The fraudsters behind the often laughable Nigerian prince email scams have long since branched out into far more serious and lucrative forms of fraud, including account takeovers, phishing, dating scams, and malware deployment. Combating such a multifarious menace can seem daunting, but in truth it calls for concerted efforts to tackle the problem from many different angles. This post examines the work of a large, private group of volunteers dedicated to doing just that.
Earlier this week, I wrote about an online data theft service that got hacked. That compromise exposed a user base of most young Nigerian men apparently engaged in an array of cybercrime activities — mainly online dating scams and 419 schemes. It turned out that many of these guys signed up for the data theft service using the same email address they used to register their Facebook accounts. Today’s post looks at the social networks between and among these individuals.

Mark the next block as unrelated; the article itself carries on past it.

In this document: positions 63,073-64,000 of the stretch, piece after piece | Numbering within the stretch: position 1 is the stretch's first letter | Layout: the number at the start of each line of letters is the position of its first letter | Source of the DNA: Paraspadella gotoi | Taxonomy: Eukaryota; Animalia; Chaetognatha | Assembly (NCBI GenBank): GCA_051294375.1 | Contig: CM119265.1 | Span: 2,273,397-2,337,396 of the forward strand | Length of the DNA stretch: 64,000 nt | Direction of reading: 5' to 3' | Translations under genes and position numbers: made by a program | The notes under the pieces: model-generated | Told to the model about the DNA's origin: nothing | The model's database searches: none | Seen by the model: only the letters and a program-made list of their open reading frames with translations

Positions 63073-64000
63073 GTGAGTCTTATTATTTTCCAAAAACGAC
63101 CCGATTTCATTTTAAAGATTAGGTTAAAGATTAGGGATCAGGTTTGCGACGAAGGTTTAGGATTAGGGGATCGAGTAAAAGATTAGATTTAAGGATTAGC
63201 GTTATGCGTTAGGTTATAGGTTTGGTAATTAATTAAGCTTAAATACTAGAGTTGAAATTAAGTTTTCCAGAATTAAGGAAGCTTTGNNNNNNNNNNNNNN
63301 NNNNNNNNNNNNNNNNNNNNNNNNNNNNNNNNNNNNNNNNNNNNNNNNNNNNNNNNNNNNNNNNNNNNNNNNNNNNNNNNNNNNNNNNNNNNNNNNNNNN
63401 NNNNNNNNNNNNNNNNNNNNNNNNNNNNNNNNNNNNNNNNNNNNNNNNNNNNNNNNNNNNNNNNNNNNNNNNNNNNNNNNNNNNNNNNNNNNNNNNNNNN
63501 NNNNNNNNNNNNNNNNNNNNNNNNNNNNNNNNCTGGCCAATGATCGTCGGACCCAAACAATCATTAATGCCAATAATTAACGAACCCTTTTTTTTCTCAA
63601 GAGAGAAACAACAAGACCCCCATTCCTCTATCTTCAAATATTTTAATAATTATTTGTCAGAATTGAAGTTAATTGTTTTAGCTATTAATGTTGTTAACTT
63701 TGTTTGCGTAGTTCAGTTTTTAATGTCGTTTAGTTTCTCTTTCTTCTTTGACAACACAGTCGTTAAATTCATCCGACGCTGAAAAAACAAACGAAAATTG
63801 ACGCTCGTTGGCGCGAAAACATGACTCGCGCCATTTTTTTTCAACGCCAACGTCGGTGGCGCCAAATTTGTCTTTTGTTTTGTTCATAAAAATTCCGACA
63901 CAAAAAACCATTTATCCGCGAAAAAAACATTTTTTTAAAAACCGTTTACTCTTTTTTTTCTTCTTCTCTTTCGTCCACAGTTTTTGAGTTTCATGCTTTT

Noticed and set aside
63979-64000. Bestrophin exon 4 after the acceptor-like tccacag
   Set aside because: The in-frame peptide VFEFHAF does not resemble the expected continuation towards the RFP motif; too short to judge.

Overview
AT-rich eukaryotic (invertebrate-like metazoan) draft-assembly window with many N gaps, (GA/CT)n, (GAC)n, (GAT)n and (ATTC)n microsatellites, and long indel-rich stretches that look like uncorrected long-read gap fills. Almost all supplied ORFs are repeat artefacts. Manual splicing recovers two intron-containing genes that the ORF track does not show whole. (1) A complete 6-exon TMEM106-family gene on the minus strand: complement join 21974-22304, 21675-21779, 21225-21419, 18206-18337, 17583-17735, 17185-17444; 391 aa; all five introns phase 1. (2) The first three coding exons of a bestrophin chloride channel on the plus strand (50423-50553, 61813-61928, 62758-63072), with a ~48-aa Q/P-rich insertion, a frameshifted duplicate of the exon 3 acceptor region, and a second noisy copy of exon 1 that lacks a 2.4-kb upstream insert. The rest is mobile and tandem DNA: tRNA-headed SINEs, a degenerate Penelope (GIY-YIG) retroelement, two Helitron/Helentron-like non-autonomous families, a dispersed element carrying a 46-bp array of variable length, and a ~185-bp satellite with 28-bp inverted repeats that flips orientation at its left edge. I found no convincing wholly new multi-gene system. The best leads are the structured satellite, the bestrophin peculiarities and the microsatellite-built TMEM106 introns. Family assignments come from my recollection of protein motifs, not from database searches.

You’ve seen the emails: They purport to have been sent by some dethroned prince in a faraway land, or from a corrupt bureaucrat in an equally corrupt government. Whatever the ruse, they always claim to need your help in spiriting away millions of dollars. These schemes, known as “419,” “advance fee” and “Nigerian letter” scams, have been around forever and are surprisingly effective at duping people. But where in the world do these scammers get their distribution lists, and how did you become a target?
Some of the bigger spammers rely on bots that crawl millions of Web sites and “scrape” addresses from pages. Others instead turn to sellers on underground cybercrime forums. But as it turns out, there are still a handful of open-air markets where lists of emails are sold by the millions. If you buy in bulk, some you can expect to pay about a penny per 1,000 addresses.
One long-running, open air bazaar for email addresses is LeadsAndMails.com, which also goes by the name BuyEmails.org. This enterprise is based out of New Delhi, India, and advertises its email lists as “100% optin and 100 percent legal to use.” I can’t vouch for the company’s claims, but one thing seems clear: A good number of its clients are from Nigeria, and many of them are fraudsters.